If you know of other examples of Catholic transgender history or cultural details, please add them in the “Comments” section of this post.

–Francis DeBernardo, New Ways Ministry

*There has been some discussion in the “Comments” section of this blog as to whether “intersex” or “hermaphrodite” is the correct word to use.  There has also been some discussion as to whether Tia Michelle Pesando is actually transgender.  I recognize that language is a sensitive and powerful arena, and I am open to correction.  Upon reflection, I have decided to keep the original terms I used.

To answer the first issue, I have used “hermaphrodite” because that is the term that Tia Michelle Pesando uses to describe herself on her website: http://www.whygoddoesnthateyou.com/.   It is also the term used in the original article upon which this post is based, so I have assumed that it was the term she used while being interviewed.

To answer the second issue,  because Tia Michelle Pesando lived the first thirty years as a man and has now decided to live as a woman, including taking hormones, I think it is accurate to describe the process she went through as “transitioning,” and thus “transgender” seems to be an accurate description.  Again, I assume, based on the fact that news articles about her use the term “transgender” that this is a label of which she approves.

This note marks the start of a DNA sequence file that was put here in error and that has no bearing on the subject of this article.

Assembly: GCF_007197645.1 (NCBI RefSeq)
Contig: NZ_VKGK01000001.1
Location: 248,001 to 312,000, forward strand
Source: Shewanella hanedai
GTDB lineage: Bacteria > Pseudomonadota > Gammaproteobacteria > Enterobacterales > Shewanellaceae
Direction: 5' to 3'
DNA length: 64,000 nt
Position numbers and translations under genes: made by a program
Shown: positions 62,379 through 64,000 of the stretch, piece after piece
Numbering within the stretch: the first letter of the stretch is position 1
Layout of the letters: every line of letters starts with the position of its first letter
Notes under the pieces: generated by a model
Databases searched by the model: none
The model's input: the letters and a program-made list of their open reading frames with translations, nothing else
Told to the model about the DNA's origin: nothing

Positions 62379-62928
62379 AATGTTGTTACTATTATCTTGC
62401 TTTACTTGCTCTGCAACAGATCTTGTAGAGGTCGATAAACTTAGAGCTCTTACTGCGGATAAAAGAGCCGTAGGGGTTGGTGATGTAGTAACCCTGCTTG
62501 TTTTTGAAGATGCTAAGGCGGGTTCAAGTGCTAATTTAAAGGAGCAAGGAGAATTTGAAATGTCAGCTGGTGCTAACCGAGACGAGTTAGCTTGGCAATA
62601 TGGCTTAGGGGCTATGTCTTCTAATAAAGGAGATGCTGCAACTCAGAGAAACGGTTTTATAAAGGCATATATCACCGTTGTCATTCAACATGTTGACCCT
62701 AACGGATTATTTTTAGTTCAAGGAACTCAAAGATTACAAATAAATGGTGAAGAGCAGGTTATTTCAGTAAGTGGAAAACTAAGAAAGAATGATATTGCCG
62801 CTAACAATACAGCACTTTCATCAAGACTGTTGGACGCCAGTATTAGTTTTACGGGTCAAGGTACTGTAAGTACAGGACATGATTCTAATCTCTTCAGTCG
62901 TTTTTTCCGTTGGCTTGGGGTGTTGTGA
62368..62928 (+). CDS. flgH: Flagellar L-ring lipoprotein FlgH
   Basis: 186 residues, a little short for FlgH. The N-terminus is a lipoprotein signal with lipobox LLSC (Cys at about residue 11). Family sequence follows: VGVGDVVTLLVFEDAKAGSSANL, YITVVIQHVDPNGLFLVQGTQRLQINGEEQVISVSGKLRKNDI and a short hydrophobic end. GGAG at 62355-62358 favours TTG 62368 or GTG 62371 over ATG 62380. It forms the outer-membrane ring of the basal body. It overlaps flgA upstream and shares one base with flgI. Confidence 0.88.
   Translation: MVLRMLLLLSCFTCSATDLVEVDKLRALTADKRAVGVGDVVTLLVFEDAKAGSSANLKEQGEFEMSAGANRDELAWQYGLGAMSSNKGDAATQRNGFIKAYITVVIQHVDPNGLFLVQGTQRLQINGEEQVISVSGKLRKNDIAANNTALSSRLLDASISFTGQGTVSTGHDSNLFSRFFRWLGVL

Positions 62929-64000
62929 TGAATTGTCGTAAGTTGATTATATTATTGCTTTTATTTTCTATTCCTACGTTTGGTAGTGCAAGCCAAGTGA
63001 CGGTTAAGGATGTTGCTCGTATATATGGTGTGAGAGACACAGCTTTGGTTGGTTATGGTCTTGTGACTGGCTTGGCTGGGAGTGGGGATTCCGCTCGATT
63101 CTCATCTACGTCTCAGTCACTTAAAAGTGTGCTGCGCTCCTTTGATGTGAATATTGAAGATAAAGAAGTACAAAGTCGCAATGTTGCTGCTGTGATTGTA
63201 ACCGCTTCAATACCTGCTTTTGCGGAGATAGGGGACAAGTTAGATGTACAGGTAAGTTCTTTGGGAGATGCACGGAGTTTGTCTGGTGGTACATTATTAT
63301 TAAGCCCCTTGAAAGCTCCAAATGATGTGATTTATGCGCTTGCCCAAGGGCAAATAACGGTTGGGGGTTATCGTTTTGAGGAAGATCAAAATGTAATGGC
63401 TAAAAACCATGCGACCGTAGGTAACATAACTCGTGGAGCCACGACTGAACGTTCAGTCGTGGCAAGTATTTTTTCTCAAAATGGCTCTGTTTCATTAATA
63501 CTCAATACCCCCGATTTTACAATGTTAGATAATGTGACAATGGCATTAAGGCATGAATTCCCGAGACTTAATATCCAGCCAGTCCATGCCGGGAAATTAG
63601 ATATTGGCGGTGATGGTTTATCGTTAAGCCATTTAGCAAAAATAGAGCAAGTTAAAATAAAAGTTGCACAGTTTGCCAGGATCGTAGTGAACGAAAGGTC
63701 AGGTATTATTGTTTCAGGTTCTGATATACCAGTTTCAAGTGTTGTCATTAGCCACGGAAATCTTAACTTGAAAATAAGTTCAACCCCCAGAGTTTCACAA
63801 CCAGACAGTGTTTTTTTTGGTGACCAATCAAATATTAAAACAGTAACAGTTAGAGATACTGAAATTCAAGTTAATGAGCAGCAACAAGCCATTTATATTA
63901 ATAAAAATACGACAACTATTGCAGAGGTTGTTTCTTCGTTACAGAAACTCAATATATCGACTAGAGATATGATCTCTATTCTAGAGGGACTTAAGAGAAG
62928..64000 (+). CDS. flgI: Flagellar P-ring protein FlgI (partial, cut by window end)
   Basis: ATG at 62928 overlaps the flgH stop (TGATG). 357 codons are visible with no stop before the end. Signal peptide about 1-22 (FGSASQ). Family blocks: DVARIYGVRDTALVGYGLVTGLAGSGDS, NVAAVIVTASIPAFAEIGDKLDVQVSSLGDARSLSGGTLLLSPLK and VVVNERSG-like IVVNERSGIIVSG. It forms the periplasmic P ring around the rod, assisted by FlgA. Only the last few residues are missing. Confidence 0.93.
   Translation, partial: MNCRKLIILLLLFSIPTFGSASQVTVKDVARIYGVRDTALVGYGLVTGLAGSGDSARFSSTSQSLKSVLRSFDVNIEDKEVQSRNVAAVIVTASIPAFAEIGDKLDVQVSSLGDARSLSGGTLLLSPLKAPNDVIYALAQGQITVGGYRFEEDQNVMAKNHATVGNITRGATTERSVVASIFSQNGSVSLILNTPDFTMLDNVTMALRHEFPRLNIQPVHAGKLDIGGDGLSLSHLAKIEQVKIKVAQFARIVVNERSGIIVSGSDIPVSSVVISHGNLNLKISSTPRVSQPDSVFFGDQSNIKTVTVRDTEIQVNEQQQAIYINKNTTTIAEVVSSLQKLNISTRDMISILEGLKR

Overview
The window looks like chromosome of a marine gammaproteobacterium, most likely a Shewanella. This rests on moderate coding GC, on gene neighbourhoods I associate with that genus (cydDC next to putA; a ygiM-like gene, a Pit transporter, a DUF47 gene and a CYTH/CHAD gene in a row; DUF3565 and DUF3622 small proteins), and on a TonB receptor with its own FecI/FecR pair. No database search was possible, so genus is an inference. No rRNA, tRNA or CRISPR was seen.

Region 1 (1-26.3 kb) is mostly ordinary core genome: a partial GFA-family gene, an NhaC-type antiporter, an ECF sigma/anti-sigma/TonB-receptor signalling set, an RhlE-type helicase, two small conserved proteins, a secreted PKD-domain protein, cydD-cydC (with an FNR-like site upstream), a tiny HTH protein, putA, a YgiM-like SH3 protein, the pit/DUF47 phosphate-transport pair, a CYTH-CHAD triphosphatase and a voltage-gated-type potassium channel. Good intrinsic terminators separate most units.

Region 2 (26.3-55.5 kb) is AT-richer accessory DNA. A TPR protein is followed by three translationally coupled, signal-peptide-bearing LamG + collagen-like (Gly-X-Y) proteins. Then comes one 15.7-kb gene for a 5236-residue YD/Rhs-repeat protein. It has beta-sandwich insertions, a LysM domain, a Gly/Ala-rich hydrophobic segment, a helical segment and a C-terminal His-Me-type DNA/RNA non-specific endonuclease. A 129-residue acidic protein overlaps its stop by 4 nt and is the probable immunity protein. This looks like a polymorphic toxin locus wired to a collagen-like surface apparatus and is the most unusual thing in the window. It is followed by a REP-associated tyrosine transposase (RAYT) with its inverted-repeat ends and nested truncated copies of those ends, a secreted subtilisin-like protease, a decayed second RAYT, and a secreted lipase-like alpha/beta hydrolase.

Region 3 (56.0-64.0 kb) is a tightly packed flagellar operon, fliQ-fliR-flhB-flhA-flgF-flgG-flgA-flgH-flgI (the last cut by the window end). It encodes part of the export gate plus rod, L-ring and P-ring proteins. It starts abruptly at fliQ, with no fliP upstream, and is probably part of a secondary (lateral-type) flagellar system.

Trans Students Celebrate Openly During Catholic Graduations

June 22, 2014

Two moments this graduation season highlighted the positive gains being made in Catholic education for transgender students, forgoing the controversies of past years for moments of celebration instead.

Immaculate Heart High School in Los Angeles, an all-girls institution run by the Sisters of the Immaculate Heart of Mary, allowed a transgender young man to graduate using his preferred gender identity. A post in the Facebook group for the class of 1970 includes the following caption for the above picture:

“Meet our alumni brother. This was not an easy decision for the administrators to make, but they did the right thing as Immaculate Heart does. {He] is the first transgender graduate but probably won’t be the last. He loves the school as much as the rest of us and that’s all that matters. ‘Every loyal daughter and son…’ “

Congratulations to this young man and to the Immaculate Heart Class of 2014, as well as the administrators for ensuring every student’s day could be one of celebration! Last year, a controversy at a New Mexico Catholic high school tarred commencement ceremonies when a transgender student was given the choice either to wear attire inconsistent with his gender or skip graduation altogether.  He chose the latter.